I’m repeatedly dumbfounded by the bizarre things I read in public places. One of these things is to be found on the “No Fun Allowed” sign at Bronte Park.

Let me explain. I live in Bronte, in Sydney’s east, right near the beach. There is a park behind the beach. A place for fun and exuberance you’d think. Well, apparently not. Waverley Council has erected signs informing people of all the activities that are not allowed in Bronte Park. These banned activities include no companion animals, no ball games, no skateboards, bikes or rollerblades and so on. Basically, all the things you’d usually use a park for aren’t allowed. Don’t you love living in a free country?

However, the thing that has always dumbfounded me the most about this sign is the part that says, “No Kites or Kite Activities”. Flying a kite is obviously too much fun for Waverley Council to allow. But what other activities are there for kites? Surely saying “No Kites” is enough without the added qualifier of “or Kite Activities”. Kites are pretty much a single-activity item, or so I thought. In case you’re finding this sign hard to believe, here it is:

So I just had this particular item logged as one of those public absurdities that we seem to be surrounded with these days. Then I came across this story in the Sydney Morning Herald (www.smh.com.au) yesterday: Kite festival grounded as deaths rise :

“ISLAMABAD: It is one of Pakistan’s great parties – a joyous spring festival in the southern city of Lahore where partygoers crowd on to rooftops under a riotous sky filled with fluttering kites.

But this year the age-old celebration of Basant has been cancelled amid worries about killer kites, knife-sharp strings and ominous threats to prosecute teenage “terrorists”.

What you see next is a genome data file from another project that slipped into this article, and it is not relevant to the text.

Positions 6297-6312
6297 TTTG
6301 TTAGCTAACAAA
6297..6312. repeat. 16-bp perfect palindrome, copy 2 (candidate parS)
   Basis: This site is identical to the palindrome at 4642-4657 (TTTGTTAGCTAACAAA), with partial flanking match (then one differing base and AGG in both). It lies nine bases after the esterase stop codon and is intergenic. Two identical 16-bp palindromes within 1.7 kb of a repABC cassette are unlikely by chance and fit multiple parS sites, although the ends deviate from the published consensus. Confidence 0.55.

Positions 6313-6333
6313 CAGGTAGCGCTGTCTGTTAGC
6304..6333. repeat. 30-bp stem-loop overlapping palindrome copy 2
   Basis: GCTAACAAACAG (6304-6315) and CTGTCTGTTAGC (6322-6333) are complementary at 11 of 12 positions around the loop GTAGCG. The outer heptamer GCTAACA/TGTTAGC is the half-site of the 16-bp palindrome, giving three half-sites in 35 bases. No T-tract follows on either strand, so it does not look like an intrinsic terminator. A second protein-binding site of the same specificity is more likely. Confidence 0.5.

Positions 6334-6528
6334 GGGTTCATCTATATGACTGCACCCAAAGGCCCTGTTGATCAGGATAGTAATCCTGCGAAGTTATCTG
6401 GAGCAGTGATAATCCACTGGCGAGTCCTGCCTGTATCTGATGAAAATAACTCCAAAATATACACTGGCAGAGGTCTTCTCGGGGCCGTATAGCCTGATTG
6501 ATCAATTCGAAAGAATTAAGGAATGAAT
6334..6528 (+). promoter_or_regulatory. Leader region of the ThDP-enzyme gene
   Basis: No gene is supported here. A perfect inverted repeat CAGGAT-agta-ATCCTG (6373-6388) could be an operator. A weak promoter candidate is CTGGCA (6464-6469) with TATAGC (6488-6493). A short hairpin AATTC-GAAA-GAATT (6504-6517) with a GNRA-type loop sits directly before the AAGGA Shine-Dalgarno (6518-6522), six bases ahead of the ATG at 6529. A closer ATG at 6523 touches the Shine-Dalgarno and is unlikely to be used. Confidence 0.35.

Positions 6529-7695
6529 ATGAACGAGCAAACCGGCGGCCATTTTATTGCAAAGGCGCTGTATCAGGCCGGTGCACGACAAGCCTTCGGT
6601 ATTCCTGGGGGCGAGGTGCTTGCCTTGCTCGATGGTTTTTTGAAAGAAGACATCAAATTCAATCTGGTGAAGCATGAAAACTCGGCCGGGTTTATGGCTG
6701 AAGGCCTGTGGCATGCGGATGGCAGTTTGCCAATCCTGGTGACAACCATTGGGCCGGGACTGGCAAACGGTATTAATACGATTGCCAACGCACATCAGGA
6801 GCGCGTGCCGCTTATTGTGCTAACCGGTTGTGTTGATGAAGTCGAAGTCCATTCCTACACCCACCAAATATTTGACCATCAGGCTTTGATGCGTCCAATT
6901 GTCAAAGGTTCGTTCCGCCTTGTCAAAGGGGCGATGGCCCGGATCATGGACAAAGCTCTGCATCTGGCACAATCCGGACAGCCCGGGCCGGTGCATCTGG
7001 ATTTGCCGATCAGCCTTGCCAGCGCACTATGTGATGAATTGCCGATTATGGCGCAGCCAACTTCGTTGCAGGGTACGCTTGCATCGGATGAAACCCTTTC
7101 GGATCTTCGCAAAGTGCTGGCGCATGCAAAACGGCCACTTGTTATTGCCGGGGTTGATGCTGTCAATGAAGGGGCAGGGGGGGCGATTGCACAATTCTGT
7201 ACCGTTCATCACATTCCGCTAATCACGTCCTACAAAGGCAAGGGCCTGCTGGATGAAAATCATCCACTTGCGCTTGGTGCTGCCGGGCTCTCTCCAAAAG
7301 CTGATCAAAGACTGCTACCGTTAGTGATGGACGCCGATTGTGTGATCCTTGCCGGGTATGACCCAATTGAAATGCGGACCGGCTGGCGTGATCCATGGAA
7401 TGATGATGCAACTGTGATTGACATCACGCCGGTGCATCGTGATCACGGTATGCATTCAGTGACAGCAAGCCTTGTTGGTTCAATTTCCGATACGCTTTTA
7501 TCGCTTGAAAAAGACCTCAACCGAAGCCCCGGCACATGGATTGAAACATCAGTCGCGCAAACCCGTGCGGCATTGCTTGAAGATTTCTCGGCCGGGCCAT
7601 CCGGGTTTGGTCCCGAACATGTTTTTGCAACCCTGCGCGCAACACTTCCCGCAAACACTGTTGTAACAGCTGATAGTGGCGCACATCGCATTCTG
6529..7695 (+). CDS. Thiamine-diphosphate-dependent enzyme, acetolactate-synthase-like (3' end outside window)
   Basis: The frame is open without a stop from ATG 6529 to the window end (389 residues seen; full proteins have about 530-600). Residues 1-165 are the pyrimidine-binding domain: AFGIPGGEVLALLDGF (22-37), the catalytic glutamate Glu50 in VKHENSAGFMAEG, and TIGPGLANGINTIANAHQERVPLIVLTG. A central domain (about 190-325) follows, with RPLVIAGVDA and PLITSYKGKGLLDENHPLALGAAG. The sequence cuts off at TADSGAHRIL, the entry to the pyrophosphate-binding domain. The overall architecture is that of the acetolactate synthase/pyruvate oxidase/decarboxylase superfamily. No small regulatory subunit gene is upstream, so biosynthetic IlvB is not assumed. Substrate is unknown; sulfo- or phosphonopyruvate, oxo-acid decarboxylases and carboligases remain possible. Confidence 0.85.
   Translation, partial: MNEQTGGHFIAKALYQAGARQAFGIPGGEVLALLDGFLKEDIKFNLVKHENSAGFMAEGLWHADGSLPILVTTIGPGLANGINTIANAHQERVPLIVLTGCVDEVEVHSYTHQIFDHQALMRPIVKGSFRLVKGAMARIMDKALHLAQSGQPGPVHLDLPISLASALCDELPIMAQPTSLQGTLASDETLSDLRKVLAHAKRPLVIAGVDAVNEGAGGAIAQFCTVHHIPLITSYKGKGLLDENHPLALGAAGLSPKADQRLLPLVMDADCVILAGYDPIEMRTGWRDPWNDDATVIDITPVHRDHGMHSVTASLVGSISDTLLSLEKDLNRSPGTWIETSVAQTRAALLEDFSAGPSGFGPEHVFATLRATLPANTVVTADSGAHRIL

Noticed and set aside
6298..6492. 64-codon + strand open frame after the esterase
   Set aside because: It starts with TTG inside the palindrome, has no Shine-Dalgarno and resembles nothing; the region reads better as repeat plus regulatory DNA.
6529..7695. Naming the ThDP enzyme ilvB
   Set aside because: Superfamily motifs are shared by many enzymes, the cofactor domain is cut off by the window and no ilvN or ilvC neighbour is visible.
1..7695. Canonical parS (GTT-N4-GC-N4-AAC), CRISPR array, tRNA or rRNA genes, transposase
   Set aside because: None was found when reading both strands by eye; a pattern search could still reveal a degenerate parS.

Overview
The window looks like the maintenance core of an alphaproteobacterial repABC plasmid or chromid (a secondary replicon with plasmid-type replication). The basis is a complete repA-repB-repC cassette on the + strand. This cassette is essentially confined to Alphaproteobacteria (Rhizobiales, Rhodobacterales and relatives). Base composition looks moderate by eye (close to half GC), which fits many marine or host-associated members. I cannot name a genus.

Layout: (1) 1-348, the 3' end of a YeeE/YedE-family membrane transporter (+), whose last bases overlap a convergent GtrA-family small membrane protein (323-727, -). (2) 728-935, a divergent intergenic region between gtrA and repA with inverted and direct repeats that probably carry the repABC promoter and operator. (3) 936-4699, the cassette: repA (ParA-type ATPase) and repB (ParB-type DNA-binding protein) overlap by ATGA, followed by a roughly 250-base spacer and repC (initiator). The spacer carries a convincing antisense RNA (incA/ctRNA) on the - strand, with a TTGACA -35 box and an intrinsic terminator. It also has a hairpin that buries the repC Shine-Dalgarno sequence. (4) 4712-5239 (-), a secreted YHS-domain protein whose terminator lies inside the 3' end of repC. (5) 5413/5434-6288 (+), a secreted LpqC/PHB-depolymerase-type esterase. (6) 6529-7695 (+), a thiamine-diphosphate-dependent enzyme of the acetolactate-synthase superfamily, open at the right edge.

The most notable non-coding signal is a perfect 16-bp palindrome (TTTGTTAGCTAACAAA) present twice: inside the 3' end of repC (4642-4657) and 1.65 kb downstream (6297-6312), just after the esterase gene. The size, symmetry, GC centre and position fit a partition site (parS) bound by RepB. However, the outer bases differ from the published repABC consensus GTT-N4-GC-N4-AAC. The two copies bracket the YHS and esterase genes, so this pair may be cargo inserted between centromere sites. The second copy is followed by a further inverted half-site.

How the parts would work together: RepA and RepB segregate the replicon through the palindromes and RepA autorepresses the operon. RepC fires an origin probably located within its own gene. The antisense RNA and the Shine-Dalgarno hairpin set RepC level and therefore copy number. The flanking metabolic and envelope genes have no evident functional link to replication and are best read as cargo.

Punjabi officials announced the kite-flying ban, in effect ending this weekend’s festival, after seven recent kite-related deaths. Most victims had their throats cut by sharpened kite strings coated with ground glass or metal filings. The latest to die was a four-year-old boy who bled to death in his father’s arms last week after their motorcycle was entangled in a kite string.

“A healthy sport is being turned into a game of death,” said Punjab’s Chief Minister, Pervez Elahi, offering a reward for information about vendors who sell glass-covered string. Those responsible for kite-related deaths would be punished under Pakistan’s anti-terrorism laws, he said. By Friday, Lahore police had arrested 74 kite enthusiasts.

The age-old sport, which requires considerable skill, has acquired a dark side in recent years. It has turned into “kite duelling” – trying to knock a rival’s kite from the air by slicing through his or her string. Enthusiasts have spurned cotton strings for glass-coated versions, often strengthened with chemicals. The upgraded strings can be as knife-sharp and have deadly consequences for anyone who comes in contact with them.

Every year the press carries gruesome accounts of deaths and injuries caused by kite flying, often of young children or motorcyclists whose throats have been cut by low-flying kites. A ban on sharpened string has been widely flouted and public alarm has steadily mounted.”

So I can’t help wondering if Waverley Council are onto something. Are they concerned about Sydney residents taking up the practice of killer kite competitions or are they just so paranoid about litigation that they can’t bring themselves to let anybody have any fun? It’s a conundrum you may want to consider next time you’re in a park near you. Just be sure to sit very still and don’t make any sudden moves while you consider it. There may be a council worker nearby that might interpret your movement as you having some kind of fun.